A novel way of finding homes for abandoned dogs has been adopted by Auckland's SPCA - using facial recognition technology to match humans with their canine counterparts.
The cutting edge software is typically used for border control and anti-terrorism purposes.
But the SPCA has adapted it for its own needs, enlisting New Zealand company NEC to create "Doggelganger", a website where people match images of themselves with pictures of dogs in SPCA shelters to find their canine double.
Glen Cameron from NEC said the technology was first tested between dogs, then with dogs and people.
"We detect the head region and the face region... then we have to extract facial features from that face.
"So once those features are extracted then we compare those with other things - in this case dogs," he said.
Ollie Downs from the Pedigree Adoption Drive Charitable Trust said the site is aimed at prompting people to think more about adopting.
"We're really hoping it will translate into actual adoptions.
"The more interesting you make the campaign the more people take notice, and obviously the more people that take notice should translate to more people adopting dogs," he said.
The idea for Doggelganger - a play on doppelganger which means a ghostly double of a living person - came after a study around dogs and their owners was published in the American Journal of Psychology.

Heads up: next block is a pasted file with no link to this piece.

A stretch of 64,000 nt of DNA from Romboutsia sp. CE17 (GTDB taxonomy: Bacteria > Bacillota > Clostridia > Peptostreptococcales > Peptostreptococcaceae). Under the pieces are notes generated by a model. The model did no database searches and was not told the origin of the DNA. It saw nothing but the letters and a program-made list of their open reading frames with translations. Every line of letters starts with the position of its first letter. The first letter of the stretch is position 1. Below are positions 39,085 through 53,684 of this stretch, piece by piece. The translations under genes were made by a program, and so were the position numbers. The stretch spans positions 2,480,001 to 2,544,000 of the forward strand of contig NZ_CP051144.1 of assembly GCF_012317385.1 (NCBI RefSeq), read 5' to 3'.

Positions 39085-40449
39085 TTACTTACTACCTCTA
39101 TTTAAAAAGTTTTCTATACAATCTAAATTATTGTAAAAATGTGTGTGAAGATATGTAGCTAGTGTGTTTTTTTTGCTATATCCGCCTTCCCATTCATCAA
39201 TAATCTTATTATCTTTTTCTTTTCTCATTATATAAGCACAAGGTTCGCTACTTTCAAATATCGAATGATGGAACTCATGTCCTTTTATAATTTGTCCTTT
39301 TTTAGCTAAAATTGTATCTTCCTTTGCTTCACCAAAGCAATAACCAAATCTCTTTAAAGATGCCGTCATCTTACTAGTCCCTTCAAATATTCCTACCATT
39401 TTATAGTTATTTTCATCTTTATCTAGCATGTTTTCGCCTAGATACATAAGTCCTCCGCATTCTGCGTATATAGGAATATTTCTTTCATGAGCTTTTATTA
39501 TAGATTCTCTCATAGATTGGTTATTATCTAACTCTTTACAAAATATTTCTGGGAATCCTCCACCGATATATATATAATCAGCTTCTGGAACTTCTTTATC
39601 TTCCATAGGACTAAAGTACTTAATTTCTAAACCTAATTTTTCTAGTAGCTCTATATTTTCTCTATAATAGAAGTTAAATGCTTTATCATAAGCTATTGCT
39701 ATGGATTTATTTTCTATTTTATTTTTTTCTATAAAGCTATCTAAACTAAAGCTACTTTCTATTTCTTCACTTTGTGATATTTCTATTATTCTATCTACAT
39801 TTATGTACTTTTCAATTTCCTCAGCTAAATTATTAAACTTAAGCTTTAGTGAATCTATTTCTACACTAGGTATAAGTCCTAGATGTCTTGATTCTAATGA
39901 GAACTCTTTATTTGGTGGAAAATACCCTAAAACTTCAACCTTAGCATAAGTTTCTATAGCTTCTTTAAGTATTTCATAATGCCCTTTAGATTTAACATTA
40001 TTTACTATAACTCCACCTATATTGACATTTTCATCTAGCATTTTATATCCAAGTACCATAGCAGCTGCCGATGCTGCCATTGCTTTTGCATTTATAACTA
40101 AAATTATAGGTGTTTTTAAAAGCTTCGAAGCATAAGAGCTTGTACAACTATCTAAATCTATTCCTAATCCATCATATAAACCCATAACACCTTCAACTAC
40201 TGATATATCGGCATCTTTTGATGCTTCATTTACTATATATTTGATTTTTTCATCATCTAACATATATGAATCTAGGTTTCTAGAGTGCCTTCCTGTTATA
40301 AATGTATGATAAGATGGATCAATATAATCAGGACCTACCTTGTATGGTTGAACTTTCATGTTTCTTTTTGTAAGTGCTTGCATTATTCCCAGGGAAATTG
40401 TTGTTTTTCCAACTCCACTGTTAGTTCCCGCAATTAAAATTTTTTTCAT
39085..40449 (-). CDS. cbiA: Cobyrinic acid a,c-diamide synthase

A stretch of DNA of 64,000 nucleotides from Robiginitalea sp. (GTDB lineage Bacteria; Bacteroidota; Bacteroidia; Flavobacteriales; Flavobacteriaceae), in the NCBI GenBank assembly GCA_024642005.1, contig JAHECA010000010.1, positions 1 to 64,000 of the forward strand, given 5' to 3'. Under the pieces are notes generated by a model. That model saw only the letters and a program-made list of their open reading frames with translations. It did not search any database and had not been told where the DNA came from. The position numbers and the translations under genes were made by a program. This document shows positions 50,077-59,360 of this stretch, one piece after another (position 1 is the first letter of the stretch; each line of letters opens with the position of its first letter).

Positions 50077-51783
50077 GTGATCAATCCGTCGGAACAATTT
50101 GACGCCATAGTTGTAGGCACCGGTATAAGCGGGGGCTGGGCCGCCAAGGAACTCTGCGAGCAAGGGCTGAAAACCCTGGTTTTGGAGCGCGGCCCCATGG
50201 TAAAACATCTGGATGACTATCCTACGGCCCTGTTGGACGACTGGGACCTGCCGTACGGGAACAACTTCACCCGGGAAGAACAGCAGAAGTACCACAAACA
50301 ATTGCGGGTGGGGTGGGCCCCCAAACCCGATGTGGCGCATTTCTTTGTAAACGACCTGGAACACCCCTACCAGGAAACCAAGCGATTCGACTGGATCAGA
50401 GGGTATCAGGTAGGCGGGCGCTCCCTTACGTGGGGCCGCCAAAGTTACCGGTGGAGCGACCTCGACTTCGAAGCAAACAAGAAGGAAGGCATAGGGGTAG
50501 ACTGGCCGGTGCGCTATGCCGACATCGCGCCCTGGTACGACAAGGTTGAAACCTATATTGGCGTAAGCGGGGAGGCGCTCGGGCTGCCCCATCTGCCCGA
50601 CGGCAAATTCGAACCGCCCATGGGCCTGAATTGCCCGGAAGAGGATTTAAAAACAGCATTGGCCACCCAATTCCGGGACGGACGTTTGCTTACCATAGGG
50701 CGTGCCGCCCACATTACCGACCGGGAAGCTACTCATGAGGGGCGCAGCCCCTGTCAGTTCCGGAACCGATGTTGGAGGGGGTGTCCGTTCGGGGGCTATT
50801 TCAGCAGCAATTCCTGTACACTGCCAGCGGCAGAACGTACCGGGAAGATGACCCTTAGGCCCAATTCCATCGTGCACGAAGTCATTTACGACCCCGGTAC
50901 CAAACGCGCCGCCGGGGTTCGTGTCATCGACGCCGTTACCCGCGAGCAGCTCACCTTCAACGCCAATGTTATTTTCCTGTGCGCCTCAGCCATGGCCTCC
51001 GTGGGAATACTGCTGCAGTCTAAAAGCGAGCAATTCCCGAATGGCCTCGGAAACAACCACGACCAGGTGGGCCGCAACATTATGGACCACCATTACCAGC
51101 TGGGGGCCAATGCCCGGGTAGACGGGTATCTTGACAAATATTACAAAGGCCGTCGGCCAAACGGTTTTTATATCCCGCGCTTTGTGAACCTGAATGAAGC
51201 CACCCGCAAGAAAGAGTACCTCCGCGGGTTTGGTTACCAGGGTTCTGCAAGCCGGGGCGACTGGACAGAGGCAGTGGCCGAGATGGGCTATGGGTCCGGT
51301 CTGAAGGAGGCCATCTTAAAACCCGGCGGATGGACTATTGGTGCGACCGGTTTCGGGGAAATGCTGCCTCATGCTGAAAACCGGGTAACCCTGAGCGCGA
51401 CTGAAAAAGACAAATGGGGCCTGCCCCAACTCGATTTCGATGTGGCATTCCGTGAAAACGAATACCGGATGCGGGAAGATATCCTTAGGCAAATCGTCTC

"They actually took dogs and their owners to a park and separated them and then got people to try and match them and there was definitely a correlation between how owners and dogs look," Downs said.
Martin Mackenzie from Auckland SPCA said the technology could not have come at a better time for the shelter.
"At the moment we've got no room, we're totally full. We're sort of two or three (dogs) up in each pen and it's not easy for us to look after them," he said.
Close Up tested the site using the show's presenter Mark Sainsbury, who was matched with a 9-month-old bull terrier cross called Friday.
But fun and games aside, Downs said the site does have a serious purpose.
"It's really about finding homes for dogs that need them, so making sure that all dogs have a better life," he said.
Mackenzie, for one, is hoping for the best.
"If it finds a home for one that's a success I think, but let's hope it finds thousands."
If you want to find out more about Doggelganger or how to adopt one of the 10,000 dogs abandoned each year click here. http://www.pedigreeadoptiondrive.co.nz/